I just have to add one more anecdote from Bajina Basta, and with it we will end this series of the 19th-century Serbia seen through the eyes of the former British diplomat who wrote the book about his trip, and my own – almost two centuries later. Here’s how the story goes.

„Where can I find an air pump, please, for car tires?“, I asked at the gas station in the town.

We were on the road for some time now, had to check couple of things on that small French “lion” of mine. The plan was to spend few days in Bajina Bashta town, in western Serbia. It is small but it did have all those facilities we needed. So, two or three days for resting and recharging, for me and my „lion“.

The man just looks at me, seems like he would gladly say something, but he is trying to be nice, so he just nods and says: „Not here.“

Went to couple of more gas stations around town and was finally told (along with all those „for God’s sakes“ and curious glances at „the woman behind the wheel“), that there are „no air pumps at gas stations“, since „they usually don’t go there“?! Hm…


Getting lost in space and time… Bajina Bashta

Anyway, they advised me to go to the tire repair service „just down the road“. Went there and the moment I have stepped in, I got welcomed by bunch of new questions and was greeted by genuine laughter because „a woman asked for tires’ air pump at the station“!

It did sound like another joke regarding women and driving, and it did seem it was funny here. They were genuinely amused, that laughter was sincere, not malicious. They didn’t even want to take any money for their services – just helped a lady with her tires, while smiling, well intentioned. At the end, even I’ve started to laugh…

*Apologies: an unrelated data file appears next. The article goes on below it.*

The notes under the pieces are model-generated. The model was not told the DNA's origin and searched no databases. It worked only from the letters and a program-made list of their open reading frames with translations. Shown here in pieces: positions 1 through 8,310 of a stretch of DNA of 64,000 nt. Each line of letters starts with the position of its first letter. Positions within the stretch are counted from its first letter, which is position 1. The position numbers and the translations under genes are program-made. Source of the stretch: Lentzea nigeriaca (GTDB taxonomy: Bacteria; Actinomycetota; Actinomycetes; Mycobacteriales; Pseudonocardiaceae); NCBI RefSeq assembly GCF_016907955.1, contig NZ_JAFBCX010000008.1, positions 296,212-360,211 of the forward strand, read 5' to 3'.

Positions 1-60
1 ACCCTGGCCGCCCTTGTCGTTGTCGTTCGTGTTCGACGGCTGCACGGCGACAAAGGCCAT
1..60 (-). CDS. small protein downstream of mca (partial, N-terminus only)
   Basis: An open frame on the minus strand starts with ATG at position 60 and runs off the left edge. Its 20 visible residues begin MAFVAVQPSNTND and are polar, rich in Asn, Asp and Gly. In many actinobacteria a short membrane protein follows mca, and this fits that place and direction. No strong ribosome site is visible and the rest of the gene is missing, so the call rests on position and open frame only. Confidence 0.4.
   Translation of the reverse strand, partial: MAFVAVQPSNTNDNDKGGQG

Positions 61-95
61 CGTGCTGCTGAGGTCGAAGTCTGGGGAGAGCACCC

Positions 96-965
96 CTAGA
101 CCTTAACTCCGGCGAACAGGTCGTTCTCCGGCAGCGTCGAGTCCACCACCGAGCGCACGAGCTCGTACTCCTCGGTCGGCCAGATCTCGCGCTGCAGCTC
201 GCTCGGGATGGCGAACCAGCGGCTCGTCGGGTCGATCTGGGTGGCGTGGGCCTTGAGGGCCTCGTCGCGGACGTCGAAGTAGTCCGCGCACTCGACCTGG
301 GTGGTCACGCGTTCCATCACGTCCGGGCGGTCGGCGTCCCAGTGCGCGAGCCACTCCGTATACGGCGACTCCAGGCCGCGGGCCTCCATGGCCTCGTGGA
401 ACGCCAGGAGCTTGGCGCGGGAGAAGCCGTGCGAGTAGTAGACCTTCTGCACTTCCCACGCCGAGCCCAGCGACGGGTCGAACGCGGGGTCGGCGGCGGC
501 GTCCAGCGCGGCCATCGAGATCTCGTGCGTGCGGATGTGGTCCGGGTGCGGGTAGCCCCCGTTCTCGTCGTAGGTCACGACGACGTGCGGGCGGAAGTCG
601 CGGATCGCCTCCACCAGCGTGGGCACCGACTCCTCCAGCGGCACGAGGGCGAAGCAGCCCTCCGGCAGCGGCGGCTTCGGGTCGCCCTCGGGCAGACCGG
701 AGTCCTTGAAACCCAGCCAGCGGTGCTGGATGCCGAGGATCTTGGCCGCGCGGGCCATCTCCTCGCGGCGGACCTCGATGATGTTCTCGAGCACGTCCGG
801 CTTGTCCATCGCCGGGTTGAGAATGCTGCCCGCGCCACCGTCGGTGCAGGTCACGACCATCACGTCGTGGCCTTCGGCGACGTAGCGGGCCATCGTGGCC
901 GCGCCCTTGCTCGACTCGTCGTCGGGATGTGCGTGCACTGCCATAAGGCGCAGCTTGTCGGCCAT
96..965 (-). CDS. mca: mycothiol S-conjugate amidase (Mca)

Twilight Zone anyone?

Well, such thrilling experience from this whole journey of following in Archibald Paton’s footsteps, so many interesting anecdotes and stories! I am so glad that I have stumbled upon his book that day at the library!

The End

The full 19th-century Serbia SERIES


0 comments on “Serbia: WOMAN BEHIND THE WHEEL, IN A TWILIGHT ZONE (17)

    1. Knew people were going to help, of course, one way or the other, but the path towards that final step was hilarious! My head was spinning, had so much fun. 😀 Thanks for visiting!

  1. Good thing someone finally steered you in the right direction and you got what you needed. Though, I don’t think they were laughing at you, just amused by what you were asking since they were probably just not used to it

  2. This sounds like a very non-touristy, off-the-grid kind of place. But they do make for the best experiences . And the people are warm-hearted.

  3. It’s funny how something so seemingly simple can be so different abroad. I am sure they were not laughing “at” you but at that in your country you did this at the petrol station.

    1. The funny thing is that this IS my country! 😉 It was just a small, genuinely welcoming, friendly town, but still small enough to do things “their way” and to be surprised by the habits of “spoiled folks from Belgrade”. It makes it even more interesting that I wasn’t “just another foreigner stumbling into town”. They were friendly, so they weren’t laughing at me, of course. Love situations like this btw, you just cannot expect nor plan something like that to happen! 😀

  4. Beautiful encounter! Glad you got air for the tires and gladder that you got such an incredible moment to think about and laugh in its memory for the rest of your life!!!

  5. Wow! I think I would’ve felt embarrassed if I need some assistance and people were laughing at me. Although it’s a cultural thing, I definitely would’ve felt like in the twilight Zone.

  6. This was a fun little anecdote to read, thank you for sharing! So funny how what would be a normal question to ask at a gas station more or less anywhere else caused such hilarity in this small town. In Poland I asked the lady working in a rather large drugstore if they sold plug adaptors (something which is typically sold in most big drugstore type places in my country) and she laughed in my face. Funny.

    1. That’s what makes it all even more interesting – the diversity of the world in all its’ “habits”. I really enjoy stories (Glimpses) like this one. Thanks! 🙂

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